To be successful at anything you need a clearly written roadmap to bring you from where you are to where you want to go. This is also true for your collections procedures. Collecting the money you are owed should not be an accident of selling, you must set out clearly what is acceptable and what is not, and set out benchmarks along the way to make sure you are on track.
Every company is different; every company has its own way of doing business; every company has a number of balances that has to be collected every month, this article will give you some suggestions on how you could bring in a number of factors to ensure the timely collection of all your outstanding balances.
Firstly, you need to set out clearly for each and every customer the exact date the payment is due.
Is it 30 days from date of invoice?
Last day of the month following invoice?
The 28th day of the month following invoice?
The 7th day of the month following invoice?
Whatever your agreed terms, and you should always look to give as short a period as you can consistent with the strength of your customers and the terms in your market. Make sure these terms are clearly assigned to every balance.
Secondly you should have a payment method assigned to every customer. Will the money be collected by:
The rep when they call the next time? If so enter the next call date as the payment expected date and manage by exception
Direct Debit? Make sure your direct debit customers are clearly identifiable and the total balance is zero after your Direct Debit run.
The Credit Controller assigned to the account? if so make sure they log a call date for every customer they are responsible for.
We are often asked how many calls should a Credit Controller make in a day, and you can imagine this is as long as a piece of string, in a call centre environment 20 – 30 calls an hour could be possible, where there is more issues to resolve and more prolonged discussions around payment you could manage 30 calls a day. Remember it is the quality of the results that counts and not simply the number of calls that is important.
Whatever number you are achieving, relate the number of calls to the number of balances. Say your Credit Controller is making 25 calls a day, there is an average of twenty working days in a month. If you have 800 balances, around 150 payments will come in without a call and you will do around 500 calls in the month, using this example there will be 150 accounts you will not get to this month, so you need to introduce a new system either letters, faxes, emails or text messages for the accounts you are not going to get to call.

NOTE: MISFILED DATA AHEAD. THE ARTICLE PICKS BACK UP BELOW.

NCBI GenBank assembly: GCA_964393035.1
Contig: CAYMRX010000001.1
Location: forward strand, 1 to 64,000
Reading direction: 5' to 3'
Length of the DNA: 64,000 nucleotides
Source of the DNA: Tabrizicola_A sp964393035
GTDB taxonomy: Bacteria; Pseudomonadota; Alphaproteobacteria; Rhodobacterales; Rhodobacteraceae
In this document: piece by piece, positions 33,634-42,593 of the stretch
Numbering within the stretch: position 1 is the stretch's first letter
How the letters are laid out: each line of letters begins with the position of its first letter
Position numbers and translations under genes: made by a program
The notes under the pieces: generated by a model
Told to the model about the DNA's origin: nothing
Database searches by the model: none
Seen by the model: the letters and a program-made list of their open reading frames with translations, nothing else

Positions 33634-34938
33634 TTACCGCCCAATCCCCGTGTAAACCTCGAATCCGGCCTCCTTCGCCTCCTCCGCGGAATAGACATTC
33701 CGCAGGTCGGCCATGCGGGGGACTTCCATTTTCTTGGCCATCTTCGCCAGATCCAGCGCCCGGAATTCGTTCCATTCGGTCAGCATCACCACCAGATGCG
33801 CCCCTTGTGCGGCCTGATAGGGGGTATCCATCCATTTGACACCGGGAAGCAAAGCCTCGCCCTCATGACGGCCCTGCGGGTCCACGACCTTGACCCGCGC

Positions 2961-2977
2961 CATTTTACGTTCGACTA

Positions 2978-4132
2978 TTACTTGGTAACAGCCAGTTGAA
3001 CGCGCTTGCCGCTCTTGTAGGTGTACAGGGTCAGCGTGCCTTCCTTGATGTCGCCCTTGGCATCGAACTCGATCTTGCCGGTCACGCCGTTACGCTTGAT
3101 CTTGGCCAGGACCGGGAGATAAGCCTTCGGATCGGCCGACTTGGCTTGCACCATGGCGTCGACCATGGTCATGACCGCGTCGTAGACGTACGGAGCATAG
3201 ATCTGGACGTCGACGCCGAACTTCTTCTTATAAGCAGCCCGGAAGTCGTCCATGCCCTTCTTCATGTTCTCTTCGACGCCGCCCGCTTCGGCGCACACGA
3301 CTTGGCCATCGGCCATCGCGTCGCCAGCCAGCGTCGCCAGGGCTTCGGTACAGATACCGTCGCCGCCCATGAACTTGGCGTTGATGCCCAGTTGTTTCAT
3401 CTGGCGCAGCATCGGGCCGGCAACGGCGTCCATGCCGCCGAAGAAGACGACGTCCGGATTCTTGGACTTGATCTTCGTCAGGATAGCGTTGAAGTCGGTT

Decide at the start, the role is about getting as much money as you can as quickly as you can, and if this is the case you must focus on your largest balances and work down:
Call your top 20 or 30 accounts in advance of the due date
Call the remaining 20% of customers in the first week
Send out your Statements on the first working day of every month.
Schedule the rest of your calls for the coming weeks.
Set out a letter date, an email date for the remaining balances
Communicate clearly with your reps, get their call sheets, and tell them the exact amount they should collect from whom and when, simply posting complex aged debtor reports to reps is a mistake, and the mistake is if you think they understand them!
Working together as a team to ensure profitable sales that are paid for in a timely manner should be the aim of every business and your credit department can make this happen.
Finally, no matter how good your collection methods are, they have to be changed constantly for the customers you have to call repeatedly month after month, otherwise they will learn how to play the game to take advantage of whatever extended credit is available.
Irish Credit Management Training
121 Lower Baggot Street
M: 087 2447052
P: 01 659 9466
F: 01 659 9401
Declan Flood FIICM, Founder and Chief Executive of Irish Credit Management Training is a, renowned trainer, international speaker and author with over 20 years hands on experience in Credit Control and Credit Management with major Irish & International Companies.
He is a graduate of the IICM Education program and a Qualified Business Coach. He received his Qualification in Training & Development from National University of Ireland. He has been training in all aspects of credit management for many years, generating a sense of enthusiasm and urgency that has been experienced by all who have been through the training experience.